To Save a Life

Resort Pool

Family vacations don’t often start out so dramatically, nor finish so profoundly, but lately it seems I have had a summer of visceral experiences surrounding what most might consider “leisure time” with the family.

Our first day at the resort pool recently, while minding my own business with my own children, ages 21 – 8, and with my wife, I was snapped out of my vacation mode daze by the lifeguard’s whistle. A young girl, apparently swimming alone in about four feet of water, was drowning.

Too far away for me to get there before the lifeguard, I watched in stunned amazement as the lifeguard wadded quickly to the girl’s side and then lifted her out of the water.

The girl had no flotation device, but clearly had no clue how to swim or float on her own.

No parent came running to snatch her up.

The lifeguard brought the girl to the edge of the pool and then assisted her up and out, where the girl was met by an older sister. The girl was coughing and was wide-eyed but otherwise seemed fine.  Just moments before she was clearly in distress, gulping water while trying to suck in air as her head bobbed up and then slowly down into the water, limbs uselessly flailing.

This brief moment of horror triggered memories of similar experiences over the years with my own children in pools. My wife and I are extremely vigilant, but realize our limitations. From young ages we exposed our children to water, their grandparent’s pool playing a prominent role.

My four boys are all Boy Scouts, the two oldest are Eagle Scouts and have aged out of the boy program, the next boy is a Life Scout working on Eagle, and then the youngest is a Tenderfoot Scout, just turned 11 years old. For all of them, the first Eagle Scout required Merit Badge they earned was the Swimming Merit Badge. My oldest son also earned the Lifesaving Merit Badge.

Swimming Merit Badge

We also gave our children swimming lessons from very young ages. We live on an island. It seems like every other family has a pool or a family member with a pool. How could one not teach their children how to swim?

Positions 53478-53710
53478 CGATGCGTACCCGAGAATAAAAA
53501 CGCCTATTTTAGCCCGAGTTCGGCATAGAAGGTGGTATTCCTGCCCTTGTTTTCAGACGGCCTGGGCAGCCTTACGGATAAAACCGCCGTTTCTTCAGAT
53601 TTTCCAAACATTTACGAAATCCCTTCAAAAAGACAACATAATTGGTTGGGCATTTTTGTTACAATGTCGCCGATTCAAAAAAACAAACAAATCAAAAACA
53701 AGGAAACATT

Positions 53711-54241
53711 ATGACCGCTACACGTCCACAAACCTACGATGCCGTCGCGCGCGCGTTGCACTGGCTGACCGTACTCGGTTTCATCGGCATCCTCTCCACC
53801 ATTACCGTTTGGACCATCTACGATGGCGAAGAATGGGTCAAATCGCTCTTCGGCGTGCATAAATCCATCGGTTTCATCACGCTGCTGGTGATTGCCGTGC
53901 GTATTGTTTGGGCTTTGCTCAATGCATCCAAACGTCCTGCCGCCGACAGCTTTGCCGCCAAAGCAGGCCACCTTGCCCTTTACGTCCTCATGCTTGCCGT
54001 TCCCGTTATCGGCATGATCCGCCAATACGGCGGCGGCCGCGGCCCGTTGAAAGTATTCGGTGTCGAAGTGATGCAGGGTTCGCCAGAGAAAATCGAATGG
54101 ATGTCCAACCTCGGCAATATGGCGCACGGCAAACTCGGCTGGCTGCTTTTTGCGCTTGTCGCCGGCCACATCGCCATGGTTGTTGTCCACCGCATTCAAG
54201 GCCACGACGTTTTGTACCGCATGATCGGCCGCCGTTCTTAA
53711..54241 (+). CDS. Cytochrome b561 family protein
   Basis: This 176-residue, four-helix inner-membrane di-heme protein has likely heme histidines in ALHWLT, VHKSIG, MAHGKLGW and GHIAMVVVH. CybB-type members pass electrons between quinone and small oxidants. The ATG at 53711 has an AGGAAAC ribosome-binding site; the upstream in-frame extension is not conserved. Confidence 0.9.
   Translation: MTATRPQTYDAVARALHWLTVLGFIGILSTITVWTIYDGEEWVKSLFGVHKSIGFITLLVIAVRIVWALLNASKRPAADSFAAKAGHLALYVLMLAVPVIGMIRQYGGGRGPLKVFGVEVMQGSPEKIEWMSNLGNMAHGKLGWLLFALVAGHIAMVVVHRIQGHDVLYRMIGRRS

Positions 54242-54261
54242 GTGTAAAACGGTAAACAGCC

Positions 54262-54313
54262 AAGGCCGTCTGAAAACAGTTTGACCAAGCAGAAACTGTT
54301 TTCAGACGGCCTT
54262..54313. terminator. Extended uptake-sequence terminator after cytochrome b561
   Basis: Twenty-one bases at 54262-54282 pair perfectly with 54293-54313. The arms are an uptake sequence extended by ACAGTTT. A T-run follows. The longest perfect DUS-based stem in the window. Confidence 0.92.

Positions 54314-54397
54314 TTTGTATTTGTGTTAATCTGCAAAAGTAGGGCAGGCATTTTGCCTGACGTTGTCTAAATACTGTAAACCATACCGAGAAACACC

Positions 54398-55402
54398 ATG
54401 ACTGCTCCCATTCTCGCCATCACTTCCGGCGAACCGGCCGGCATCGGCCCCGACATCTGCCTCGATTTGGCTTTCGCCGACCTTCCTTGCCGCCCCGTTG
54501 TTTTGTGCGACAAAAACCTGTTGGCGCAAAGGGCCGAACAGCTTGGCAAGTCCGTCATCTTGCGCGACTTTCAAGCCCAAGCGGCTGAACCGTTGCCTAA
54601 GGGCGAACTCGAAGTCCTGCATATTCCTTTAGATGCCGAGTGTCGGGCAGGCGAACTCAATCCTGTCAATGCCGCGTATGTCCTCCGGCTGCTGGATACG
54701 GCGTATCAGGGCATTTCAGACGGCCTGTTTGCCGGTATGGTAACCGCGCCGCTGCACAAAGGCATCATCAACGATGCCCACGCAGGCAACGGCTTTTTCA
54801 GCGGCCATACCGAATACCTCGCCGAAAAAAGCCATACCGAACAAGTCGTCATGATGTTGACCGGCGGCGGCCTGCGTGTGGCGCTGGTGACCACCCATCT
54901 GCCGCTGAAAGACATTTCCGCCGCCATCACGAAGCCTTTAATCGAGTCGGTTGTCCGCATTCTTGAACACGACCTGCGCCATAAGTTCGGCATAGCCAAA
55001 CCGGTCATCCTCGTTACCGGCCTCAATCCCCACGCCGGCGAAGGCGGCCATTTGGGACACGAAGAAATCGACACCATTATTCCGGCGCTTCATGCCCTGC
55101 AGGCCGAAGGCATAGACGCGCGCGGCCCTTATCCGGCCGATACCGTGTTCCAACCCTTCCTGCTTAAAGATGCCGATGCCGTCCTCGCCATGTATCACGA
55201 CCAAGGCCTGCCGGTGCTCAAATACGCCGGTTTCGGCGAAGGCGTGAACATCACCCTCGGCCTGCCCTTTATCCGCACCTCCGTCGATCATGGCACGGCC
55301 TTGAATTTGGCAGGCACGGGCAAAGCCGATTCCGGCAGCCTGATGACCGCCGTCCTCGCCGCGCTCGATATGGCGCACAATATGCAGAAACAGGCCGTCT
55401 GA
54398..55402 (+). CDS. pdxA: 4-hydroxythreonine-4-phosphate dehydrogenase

My wife and I are so paranoid that if one of our children is invited to a pool party, my wife goes and then stays, at pool side, every second our child is in the pool. Helicopter parents?  Maybe. Alive children? Definitely.  My wife was a lifeguard as a teen, but takes no chances, even when the odd pool party includes a teenage lifeguard. She’s there.

Every summer it seems there are stories about toddlers or other young children drowning in pools on Long Island. We don’t even have a pond in our backyard. Not taking any chances.

At the last pool party my 8 year-old daughter attended, my wife told me she stayed pool side even when our daughter was high and dry doing something else. She said she did it because no other adult was watching the children, even though there were toddlers in the pool. She said one mother, after putting “water wing” inflatable arm flotation devices on her toddler child said out loud, “There, now I don’t have to worry about you,” and then walked away.

Is it millennial parenting? Is it naivete? Lack of common sense?

A first time parent colleague of mine with a month-old son told me that millennial parents were avoiding mini vans because that’s what their parents had. He included himself in that category. Are millennial parents also rejecting helicopter parenting because that’s what their parents did?

When my wife and I had just two children, at a time when our second child was super rambunctious, we went to a water park for kids. While moving from attraction to attraction we used a harness and, for lack of a better term, a leash on him. We felt that because of the crowds, and our resistance to using a stroller (we practiced attachment parenting for all of our children), we felt the leash would give him the freedom to walk (OK, “toddle”), but also keep him relatively safe. Also, we wouldn’t lose the little rug rat among all the others!

Wouldn’t you know it that my wife was verbally assaulted by a young lady who obviously had no children of her own, for being a “horrible person” for putting a leash on our child?


The following year, this same child, without the leash, went missing at the very same water park. I had taken the two boys into the changing-slash-men’s room. We took adjoining stalls and I told the boys to wait for me, “outside the stall door,” and then we would all leave together.

I changed quickly and then found my oldest son waiting outside the stall. “Where’s your brother?” I asked him. He didn’t know. Of course, panic sets in almost immediately when you think you’ve lost one of your children. I calmed myself and then figured the younger boy was still changing. He was not. After a frenetic search we discovered he was not in the facility at all. He was gone.

If you’ve ever lost a child, one of the most difficult things you do is tell your spouse you’ve lost a child. It didn’t go over well. Cooler heads prevailed, however and we began searching together by making concentric circles around the place we last saw him. The park was very crowded and was about to close. The thought of him being taken and never seeing him again began to creep into my mind and soul as we searched and couldn’t find him.

Eventually we got fairly far from the changing room and in our desperate exasperation happened to notice the Lost Child building. My wife and I looked at each other and then nearly sprinted to the place.